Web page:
Scott Rasmussen: Election 2016 not about candidates

Scott Rasmussen

Scott Rasmussen

Last week was a big week for the political press. That means it was also a good week for highlighting how the world of the political elite is so out of touch with the world of everyday Americans.

The excitement for the pundits was launched by the announcement that former Secretary of State, senator and first lady Hillary Clinton is doing what was expected and running for president. This enabled breathless commentary about whether driving cross-country in a van and eating a burrito will present Secretary Clinton in a more positive light.

Everyday Americans, on the other hand, recognized that nothing had really changed.

It is time for the pundits to get a grip and realize that the election for president is not about the candidates lusting for the job. It’s not about campaign strategies, speeches, gotcha journalism and gaffes. It is about the fundamentals and the state of the nation.

Here are five keys to understanding Election 2016.

1) It’s all about personal finances — Some believe it’s about the economy, which is a close substitute. But what really matters is how people feel about their own personal finances. If people are feeling much better about their own finances in a year, that would be good news for the Democratic nominee. If things stay the same or get worse, it’s bad news for the president’s party.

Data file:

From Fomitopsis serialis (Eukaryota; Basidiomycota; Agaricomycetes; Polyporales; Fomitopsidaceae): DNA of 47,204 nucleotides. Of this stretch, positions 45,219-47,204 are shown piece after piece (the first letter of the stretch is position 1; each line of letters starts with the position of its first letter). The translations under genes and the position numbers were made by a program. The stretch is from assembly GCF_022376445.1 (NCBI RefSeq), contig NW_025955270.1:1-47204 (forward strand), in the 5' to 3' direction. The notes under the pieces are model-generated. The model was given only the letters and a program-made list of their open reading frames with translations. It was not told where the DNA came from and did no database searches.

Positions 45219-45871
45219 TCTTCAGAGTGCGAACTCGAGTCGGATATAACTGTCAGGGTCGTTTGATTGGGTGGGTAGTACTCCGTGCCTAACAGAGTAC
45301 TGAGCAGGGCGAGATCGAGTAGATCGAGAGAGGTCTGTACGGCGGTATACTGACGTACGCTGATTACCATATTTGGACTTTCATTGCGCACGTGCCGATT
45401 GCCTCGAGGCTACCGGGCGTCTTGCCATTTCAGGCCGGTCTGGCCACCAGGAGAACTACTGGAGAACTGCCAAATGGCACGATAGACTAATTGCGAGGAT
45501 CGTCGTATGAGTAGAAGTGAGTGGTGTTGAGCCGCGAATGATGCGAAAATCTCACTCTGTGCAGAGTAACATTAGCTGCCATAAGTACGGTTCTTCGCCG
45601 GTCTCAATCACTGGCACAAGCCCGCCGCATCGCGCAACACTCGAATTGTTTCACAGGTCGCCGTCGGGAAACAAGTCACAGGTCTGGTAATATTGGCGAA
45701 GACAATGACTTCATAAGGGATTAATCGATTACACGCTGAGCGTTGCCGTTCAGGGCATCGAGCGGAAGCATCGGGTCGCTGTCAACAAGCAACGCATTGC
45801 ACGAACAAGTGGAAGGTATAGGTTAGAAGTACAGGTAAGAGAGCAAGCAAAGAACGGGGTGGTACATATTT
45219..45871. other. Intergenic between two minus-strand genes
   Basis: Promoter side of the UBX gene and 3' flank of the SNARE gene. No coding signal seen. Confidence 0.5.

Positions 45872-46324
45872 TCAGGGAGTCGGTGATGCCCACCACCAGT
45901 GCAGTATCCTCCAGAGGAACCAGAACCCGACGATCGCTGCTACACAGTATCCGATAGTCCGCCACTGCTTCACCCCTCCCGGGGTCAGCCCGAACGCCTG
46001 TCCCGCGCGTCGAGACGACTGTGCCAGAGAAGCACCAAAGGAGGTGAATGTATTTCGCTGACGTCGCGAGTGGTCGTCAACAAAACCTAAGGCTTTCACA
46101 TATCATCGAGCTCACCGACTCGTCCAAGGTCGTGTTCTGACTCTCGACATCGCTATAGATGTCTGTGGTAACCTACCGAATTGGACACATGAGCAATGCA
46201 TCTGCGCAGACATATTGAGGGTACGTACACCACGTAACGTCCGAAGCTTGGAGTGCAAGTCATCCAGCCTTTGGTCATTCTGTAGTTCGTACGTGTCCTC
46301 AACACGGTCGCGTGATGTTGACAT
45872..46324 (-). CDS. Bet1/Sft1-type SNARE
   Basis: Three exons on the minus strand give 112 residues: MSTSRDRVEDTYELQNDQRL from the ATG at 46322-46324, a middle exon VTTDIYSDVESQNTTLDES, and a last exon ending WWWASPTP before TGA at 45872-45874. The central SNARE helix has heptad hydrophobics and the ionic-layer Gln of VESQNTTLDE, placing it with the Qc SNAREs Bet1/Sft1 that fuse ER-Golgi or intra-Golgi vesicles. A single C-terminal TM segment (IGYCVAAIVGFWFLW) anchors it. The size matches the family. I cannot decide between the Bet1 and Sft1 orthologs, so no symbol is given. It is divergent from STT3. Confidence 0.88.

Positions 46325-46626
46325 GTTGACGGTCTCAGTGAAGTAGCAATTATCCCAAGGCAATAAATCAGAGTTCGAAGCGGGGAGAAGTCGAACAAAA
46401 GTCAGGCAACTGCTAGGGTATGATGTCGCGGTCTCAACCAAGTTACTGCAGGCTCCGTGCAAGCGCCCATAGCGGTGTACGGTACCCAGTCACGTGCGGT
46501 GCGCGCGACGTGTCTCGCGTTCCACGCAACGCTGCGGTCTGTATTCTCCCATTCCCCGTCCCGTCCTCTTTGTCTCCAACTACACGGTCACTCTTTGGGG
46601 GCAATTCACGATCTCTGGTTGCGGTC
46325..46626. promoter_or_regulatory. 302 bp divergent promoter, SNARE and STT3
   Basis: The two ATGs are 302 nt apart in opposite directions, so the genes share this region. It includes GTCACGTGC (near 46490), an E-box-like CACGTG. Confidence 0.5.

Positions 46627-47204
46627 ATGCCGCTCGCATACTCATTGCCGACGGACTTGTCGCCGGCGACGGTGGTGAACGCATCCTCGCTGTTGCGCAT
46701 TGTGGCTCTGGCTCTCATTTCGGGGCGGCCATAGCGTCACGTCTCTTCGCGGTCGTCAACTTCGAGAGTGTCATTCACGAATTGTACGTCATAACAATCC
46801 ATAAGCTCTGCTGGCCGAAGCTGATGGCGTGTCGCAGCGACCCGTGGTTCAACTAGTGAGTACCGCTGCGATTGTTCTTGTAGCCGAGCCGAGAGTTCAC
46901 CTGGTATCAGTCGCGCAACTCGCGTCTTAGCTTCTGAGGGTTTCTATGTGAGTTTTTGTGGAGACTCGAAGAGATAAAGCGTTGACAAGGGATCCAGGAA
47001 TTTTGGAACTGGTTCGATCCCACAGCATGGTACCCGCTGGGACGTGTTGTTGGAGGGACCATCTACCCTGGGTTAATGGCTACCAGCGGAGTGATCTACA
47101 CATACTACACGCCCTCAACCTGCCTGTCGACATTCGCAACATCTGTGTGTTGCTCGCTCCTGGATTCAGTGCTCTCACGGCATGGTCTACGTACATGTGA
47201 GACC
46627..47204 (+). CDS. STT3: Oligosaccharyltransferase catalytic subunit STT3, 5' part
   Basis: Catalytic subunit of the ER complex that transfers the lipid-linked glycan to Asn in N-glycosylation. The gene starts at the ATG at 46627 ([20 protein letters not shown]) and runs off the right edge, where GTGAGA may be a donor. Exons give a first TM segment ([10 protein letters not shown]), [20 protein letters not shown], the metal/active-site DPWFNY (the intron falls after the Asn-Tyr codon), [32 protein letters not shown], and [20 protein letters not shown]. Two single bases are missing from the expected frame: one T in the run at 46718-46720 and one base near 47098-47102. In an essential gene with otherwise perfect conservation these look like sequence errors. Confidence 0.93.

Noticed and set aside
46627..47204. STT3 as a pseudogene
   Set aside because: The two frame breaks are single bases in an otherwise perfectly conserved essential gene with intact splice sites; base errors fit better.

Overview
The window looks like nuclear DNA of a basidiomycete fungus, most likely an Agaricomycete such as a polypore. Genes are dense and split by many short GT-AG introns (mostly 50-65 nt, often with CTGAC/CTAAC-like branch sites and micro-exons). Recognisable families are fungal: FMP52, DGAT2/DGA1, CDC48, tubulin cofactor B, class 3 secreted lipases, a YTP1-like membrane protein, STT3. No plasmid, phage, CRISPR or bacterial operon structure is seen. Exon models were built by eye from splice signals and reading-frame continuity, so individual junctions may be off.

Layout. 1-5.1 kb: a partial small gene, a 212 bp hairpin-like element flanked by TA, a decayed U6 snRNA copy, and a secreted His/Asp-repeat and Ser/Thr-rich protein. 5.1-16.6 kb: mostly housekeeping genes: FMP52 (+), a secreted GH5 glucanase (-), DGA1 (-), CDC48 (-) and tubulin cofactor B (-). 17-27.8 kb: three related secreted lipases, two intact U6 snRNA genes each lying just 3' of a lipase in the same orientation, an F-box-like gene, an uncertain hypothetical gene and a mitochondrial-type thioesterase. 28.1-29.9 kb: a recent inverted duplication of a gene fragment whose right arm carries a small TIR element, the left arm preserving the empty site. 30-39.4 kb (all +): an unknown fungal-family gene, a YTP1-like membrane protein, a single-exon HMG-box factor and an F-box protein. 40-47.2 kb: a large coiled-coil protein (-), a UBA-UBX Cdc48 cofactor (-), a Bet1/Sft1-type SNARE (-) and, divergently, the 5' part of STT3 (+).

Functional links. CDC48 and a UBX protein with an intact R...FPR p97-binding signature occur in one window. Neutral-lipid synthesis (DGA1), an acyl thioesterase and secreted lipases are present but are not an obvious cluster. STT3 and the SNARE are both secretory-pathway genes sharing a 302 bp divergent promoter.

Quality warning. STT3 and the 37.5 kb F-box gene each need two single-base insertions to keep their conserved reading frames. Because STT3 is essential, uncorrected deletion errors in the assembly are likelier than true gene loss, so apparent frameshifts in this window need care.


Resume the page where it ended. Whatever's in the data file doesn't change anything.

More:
2) President Obama’s job approval — The president gets better ratings today than he did during the mid-term elections, but is still in dangerously low territory. If his approval ratings don’t improve, the GOP will be favored to win the White House. If it goes back down, there may be no hope for the Democratic nominee.

3) The big blue wall is a myth — Democrats argue that all they have to do is win states that consistently voted for their party since 1992 and they just about have the Electoral College locked up. The problem with this theory is that it’s the result of the Republicans winning a majority of the popular vote only once in the past six elections. If a Republican does better in the popular vote, he or she will win some of those states Democrats think they have locked up.

4) Demographics are a side story — Lots of armchair analysts advance their cause with demographic claims. In the wake of Clinton’s announcement, for example, many have noted that she might do better than President Obama among women. But if that’s true, it doesn’t eliminate the possibility that she might do worse among men. Or that black turnout may be down or Latinos less hostile to the GOP. The larger trends based upon personal finances and perceptions of President Obama are far more important.

5) Tech entrepreneurs are the real source of hope and change — While partisans believe that the world will end if their team doesn’t win, the truth is that politics is not the way that change takes place in America. The culture comes first, and politics lags behind. The advances coming from Silicon Valley have a far bigger impact on the nation than anything the next president will do.

It’s a lot less fun to recognize that the fundamentals matter more than the campaign trivia lionized by political reporters. But it’s also reassuring to note that the ultimate decision is based more on reality than candidates.


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